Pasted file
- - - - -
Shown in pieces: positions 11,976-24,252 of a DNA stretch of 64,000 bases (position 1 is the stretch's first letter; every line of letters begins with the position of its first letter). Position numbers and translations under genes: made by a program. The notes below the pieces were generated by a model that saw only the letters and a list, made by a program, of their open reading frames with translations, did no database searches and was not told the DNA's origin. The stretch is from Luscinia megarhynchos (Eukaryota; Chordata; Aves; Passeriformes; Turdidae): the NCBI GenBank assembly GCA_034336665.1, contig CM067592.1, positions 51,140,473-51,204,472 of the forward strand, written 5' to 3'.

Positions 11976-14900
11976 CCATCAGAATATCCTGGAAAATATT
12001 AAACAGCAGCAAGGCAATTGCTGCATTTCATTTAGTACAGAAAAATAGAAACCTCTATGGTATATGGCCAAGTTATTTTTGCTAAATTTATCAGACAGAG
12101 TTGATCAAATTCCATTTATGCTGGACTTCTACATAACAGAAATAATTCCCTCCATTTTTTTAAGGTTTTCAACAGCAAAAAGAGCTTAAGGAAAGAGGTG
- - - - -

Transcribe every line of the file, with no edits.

Shown in pieces: positions 11,976-24,252 of a DNA stretch of 64,000 bases (position 1 is the stretch's first letter; every line of letters begins with the position of its first letter). Position numbers and translations under genes: made by a program. The notes below the pieces were generated by a model that saw only the letters and a list, made by a program, of their open reading frames with translations, did no database searches and was not told the DNA's origin. The stretch is from Luscinia megarhynchos (Eukaryota; Chordata; Aves; Passeriformes; Turdidae): the NCBI GenBank assembly GCA_034336665.1, contig CM067592.1, positions 51,140,473-51,204,472 of the forward strand, written 5' to 3'.

Positions 11976-14900
11976 CCATCAGAATATCCTGGAAAATATT
12001 AAACAGCAGCAAGGCAATTGCTGCATTTCATTTAGTACAGAAAAATAGAAACCTCTATGGTATATGGCCAAGTTATTTTTGCTAAATTTATCAGACAGAG
12101 TTGATCAAATTCCATTTATGCTGGACTTCTACATAACAGAAATAATTCCCTCCATTTTTTTAAGGTTTTCAACAGCAAAAAGAGCTTAAGGAAAGAGGTG